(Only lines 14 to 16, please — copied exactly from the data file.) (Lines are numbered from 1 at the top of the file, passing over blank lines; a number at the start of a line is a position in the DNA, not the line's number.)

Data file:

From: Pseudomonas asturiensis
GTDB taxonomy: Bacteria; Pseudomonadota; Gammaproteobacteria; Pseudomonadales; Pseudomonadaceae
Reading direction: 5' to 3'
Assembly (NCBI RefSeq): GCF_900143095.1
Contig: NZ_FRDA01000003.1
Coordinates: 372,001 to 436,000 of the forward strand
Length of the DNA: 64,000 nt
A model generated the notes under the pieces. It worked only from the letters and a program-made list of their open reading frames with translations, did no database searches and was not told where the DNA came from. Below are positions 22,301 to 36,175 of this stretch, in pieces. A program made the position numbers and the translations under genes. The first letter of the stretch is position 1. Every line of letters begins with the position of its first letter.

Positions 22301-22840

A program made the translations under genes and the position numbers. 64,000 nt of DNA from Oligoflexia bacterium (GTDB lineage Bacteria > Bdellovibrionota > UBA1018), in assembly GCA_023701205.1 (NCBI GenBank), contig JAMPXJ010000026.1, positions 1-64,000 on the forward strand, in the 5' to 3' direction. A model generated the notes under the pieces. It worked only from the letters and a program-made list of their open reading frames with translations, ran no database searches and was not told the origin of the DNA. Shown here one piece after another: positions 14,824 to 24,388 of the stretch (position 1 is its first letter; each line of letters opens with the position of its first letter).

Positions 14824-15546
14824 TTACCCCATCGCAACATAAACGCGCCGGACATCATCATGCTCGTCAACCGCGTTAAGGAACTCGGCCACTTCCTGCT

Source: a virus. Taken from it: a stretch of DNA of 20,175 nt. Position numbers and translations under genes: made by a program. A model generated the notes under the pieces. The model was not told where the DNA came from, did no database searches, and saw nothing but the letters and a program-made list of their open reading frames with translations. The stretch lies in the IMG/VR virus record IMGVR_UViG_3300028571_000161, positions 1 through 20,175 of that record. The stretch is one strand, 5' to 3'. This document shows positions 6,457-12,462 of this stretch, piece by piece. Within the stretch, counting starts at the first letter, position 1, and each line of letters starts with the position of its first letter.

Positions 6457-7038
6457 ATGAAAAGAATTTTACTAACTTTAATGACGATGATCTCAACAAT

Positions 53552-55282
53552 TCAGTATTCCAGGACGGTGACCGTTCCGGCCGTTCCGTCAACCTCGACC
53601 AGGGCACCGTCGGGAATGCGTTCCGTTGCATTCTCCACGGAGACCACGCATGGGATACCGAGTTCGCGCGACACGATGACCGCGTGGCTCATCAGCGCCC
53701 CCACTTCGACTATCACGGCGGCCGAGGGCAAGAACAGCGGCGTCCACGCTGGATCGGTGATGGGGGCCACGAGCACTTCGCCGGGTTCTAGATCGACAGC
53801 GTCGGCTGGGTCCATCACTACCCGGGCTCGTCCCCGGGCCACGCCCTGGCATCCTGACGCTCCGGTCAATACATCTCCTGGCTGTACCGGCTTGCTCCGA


Positions 6457-7038
6457 ATGAAAAGAATTTTACTAACTTTAATGACGATGATCTCAACAAT

Positions 53552-55282